On the blog of Machael’s Techbox, one person left a comment stating that SO was once considered the leading source of free and open programming information, but is now being abused by a small group of members to earn prestige points. credentials, “badges” and the title “mod” (admin), to appear “expert” when looking for outside freelance projects.

Another coder also commented in agreement on The Programming Works blog: “SO is not as good as it used to be. Now, your chances of getting a useful answer on SO are almost zero. Instead, you’ll get dozens of comments complaining that your question is not relevant or useful to the community. SO copper.”

Above are some current SO issues. Some other notable information about the prominent rights of members on the site:

– 39,000 members with a reputation score of 2,000 or more have the right to edit other people’s questions

– 26,000 members with a reputation score of 3,000 or more can vote to close the question. As long as it is closed by 5 people, the question will be “put on hold” – waiting for approval to reopen.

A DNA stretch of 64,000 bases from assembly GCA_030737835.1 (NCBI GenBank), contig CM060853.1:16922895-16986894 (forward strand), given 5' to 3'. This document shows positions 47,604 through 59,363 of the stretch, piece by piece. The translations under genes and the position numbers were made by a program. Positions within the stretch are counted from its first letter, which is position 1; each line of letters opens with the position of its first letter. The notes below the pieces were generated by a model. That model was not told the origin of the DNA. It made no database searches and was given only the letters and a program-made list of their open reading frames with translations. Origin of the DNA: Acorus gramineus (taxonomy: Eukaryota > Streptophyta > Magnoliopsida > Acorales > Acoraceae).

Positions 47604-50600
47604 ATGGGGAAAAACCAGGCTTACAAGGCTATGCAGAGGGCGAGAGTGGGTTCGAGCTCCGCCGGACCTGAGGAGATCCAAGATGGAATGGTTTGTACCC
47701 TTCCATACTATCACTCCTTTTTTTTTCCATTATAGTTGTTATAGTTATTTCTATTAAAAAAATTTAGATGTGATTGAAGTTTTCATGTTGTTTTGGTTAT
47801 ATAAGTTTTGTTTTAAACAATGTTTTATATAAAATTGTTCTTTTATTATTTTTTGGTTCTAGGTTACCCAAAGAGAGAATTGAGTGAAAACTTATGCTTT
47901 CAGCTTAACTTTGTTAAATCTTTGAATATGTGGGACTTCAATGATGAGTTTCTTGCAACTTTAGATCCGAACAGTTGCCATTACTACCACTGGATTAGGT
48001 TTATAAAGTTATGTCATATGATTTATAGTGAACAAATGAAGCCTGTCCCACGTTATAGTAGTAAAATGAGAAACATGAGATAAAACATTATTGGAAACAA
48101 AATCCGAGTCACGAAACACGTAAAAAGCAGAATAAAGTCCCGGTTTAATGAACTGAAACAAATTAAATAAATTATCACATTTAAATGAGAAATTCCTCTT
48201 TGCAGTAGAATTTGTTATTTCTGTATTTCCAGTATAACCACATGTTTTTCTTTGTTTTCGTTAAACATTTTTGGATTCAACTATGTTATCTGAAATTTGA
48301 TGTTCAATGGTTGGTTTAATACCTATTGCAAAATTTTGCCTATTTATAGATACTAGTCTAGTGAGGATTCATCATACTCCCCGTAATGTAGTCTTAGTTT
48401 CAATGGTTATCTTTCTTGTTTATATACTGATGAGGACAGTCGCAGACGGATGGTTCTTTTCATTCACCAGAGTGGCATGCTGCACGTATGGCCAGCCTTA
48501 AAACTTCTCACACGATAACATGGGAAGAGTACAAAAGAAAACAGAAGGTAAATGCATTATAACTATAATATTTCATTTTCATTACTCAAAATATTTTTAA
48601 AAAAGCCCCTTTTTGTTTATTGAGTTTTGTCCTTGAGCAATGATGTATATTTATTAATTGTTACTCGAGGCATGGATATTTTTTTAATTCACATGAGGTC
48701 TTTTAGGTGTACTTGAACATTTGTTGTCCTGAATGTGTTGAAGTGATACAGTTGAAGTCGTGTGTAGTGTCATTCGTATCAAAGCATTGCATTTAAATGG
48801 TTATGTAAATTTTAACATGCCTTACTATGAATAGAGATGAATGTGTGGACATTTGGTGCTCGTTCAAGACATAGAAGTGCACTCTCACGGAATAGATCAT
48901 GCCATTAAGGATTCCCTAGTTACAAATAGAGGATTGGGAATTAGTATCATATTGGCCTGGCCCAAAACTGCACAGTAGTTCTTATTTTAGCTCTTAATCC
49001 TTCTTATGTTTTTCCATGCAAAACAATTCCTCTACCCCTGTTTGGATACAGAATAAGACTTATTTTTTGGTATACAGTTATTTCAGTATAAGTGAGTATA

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– 6,900 members with a reputation score of 10,000 or more can…delete the question.

Of the thousands of members with such privileges, who can guarantee that they will always comply with their responsibilities and regulations with those who ask questions that are not in their “style”, especially when this authority is granted. without any professional experience related to the content of the question? Many users complain that they encounter “holy trolls” who constantly downvote questions for no reason, not even bothering to read the content of the sentence carefully or leave comments mocking the questioner himself.

Worse, SO also has a policy to automatically delete questions in an unpleasant way, which applies to sentences: